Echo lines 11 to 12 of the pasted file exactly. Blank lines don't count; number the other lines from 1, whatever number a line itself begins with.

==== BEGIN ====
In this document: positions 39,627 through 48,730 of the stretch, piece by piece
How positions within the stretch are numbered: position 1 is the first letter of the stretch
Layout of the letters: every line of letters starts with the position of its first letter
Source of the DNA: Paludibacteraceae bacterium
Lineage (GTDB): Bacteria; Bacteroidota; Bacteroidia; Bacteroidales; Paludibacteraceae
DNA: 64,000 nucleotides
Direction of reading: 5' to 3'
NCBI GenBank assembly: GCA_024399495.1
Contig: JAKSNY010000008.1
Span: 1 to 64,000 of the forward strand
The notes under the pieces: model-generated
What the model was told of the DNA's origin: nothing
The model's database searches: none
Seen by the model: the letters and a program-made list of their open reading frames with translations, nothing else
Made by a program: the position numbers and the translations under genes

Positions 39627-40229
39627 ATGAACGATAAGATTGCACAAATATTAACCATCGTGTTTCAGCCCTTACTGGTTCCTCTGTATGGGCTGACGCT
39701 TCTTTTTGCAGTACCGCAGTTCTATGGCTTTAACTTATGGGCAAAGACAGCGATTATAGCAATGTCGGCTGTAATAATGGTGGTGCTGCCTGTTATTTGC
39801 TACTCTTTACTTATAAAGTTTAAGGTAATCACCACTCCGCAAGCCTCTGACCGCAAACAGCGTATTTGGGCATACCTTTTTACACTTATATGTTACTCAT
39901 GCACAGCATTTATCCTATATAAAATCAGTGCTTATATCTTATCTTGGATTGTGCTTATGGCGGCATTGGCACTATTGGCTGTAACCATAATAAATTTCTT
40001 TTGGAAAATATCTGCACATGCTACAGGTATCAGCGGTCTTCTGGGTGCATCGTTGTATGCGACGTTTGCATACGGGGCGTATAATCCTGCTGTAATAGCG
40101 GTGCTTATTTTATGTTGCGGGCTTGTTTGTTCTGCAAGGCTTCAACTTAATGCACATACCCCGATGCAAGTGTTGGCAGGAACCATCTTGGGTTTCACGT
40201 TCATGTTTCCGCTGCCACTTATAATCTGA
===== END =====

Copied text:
The notes under the pieces: model-generated
What the model was told of the DNA's origin: nothing